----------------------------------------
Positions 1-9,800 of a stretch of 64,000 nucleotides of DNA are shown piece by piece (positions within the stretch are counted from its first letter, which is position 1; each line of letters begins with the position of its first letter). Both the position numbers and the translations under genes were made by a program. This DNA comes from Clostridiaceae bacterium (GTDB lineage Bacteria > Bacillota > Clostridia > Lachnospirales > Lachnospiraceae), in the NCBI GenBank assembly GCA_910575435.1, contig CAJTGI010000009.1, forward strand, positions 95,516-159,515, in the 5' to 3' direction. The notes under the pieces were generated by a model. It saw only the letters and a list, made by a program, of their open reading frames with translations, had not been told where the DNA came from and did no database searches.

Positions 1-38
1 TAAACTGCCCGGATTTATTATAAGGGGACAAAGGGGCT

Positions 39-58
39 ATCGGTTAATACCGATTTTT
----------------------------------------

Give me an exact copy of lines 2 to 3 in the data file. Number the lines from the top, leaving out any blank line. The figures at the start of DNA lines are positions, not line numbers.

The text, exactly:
Positions 1-38
1 TAAACTGCCCGGATTTATTATAAGGGGACAAAGGGGCT